Activation of microRNA inhibits cancer gene in human cancer cells

Scientists report that tumor cells display a dramatic reduction of cancer-causing genes when a newly discovered method is used to activate the expression of protective microRNAs in the cancer cell genome. The research, published in the June issue of Cancer Cell, demonstrates that agents known to regulate gene expression can also impact regulatory RNAs that may function as tumor suppressors in normal cells and proposes a novel strategy for treating human cancers.

DNA methylation and histone deacetylation are epigenetic processes involved in the regulation of gene expression. In the case of cancer, these processes are thought to turn off genes that may protect cells from abnormal cell growth. Drugs that inhibit DNA methylation and histone deacetylation, known as chromatin-modifying drugs, can reactivate genes that have been abnormally silenced in cancer cells. It is conceivable that these processes may also regulate expression of some RNAs.

MicroRNA (miRNA) is small and noncoding RNA that can regulate gene expression by inhibiting protein translation. Recent research has implicated miRNAs in cancer development and has led to the observation that some miRNAs are reduced in various human cancers and may normally function as tumor suppressors. According to study author Dr. Peter A. Jones from the Norris Comprehensive Cancer Center at the University of Southern California in Los Angeles, "Although the biological importance of miRNA is becoming increasingly apparent, regulation of miRNA expression is not fully understood."

Dr. Jones and his colleagues examined whether miRNAs can be controlled by epigenetic alterations linked to chromatin remodeling. Cancer cells and normal cells were treated with chromatin-remodeling drugs to simultaneously inhibit DNA methylation and histone deacetylation. A subset of miRNAs was upregulated in the cancer cells but not the normal cells. Importantly, miR-127, which is downregulated in 75% of the human cancer cells tested, was highly induced after treatment with the chromatin-remodeling drugs. Induction of miR-127 resulted in downregulation of BCL6, a known proto-oncogene. Therefore, induction of miR-127 by treatment with chromatin-remodeling drugs may have an anticancer effect.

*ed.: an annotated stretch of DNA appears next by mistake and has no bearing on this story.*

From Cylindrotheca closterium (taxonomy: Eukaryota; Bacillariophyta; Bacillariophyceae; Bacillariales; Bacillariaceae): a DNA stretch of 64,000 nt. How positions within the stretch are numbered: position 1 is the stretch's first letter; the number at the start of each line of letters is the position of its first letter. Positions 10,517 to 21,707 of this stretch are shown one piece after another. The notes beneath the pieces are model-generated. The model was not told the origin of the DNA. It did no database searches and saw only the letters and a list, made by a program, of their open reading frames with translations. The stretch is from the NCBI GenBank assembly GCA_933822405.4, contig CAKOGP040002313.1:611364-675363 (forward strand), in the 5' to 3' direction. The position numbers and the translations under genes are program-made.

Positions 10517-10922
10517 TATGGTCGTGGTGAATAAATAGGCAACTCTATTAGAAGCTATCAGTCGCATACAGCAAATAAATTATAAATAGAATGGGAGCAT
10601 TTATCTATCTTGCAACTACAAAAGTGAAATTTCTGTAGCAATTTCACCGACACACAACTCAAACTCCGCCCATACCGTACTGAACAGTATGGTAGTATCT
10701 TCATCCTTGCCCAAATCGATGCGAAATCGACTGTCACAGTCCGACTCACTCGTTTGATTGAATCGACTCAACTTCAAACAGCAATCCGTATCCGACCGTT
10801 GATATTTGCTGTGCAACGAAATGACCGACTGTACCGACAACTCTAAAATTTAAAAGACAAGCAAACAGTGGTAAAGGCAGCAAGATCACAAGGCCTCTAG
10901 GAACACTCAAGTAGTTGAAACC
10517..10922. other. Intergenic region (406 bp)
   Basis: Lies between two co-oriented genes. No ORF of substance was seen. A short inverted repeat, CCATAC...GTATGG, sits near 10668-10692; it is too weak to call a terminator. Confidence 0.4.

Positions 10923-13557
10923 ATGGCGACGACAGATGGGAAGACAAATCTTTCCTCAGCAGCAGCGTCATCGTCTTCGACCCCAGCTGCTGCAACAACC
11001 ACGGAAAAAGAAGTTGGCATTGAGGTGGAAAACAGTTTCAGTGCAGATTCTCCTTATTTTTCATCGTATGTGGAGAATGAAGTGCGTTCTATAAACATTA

"Taken together, our results suggest an effect of epigenetic treatment that couples inhibitors of DNA methylation and histone deacetylation to induction of some miRNAs. These miRNAs can potentially regulate expression of target genes that are important in the development and progression of human cancer. Further studies on epigenetic regulation of miRNA expression are necessary, and regulation of miRNA expression by epigenetic treatment may be a novel strategy for prevention or treatment of human cancer," offers Dr. Jones.

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The researchers include Yoshimasa Saito, Gangning Liang, Gerda Egger, Jeffrey M. Friedman, Jody C. Chuang, Gerhard A. Coetzee, and Peter A. Jones of Norris Comprehensive Cancer Center, University of Southern California in Los Angeles, CA. This work was supported by grants from the National Institutes of Health (RO1 CA 82422 to P.A.J.), the Department of Defense (W81XWH-04-1-0823 to G.A.C.), the Uehara Memorial Foundation of Japan (Y.S.), and the Max Kade Foundation (G.E.). Saito et al.: "Specific activation of microRNA-127 with downregulation of the proto-oncogene BCL6 by chromatin-modifying drugs in human cancer cells." Publishing in Cancer Cell 9, 435443, June 2006. DOI 10.1016/j.ccr.2006.04.020 www.cancercell.org


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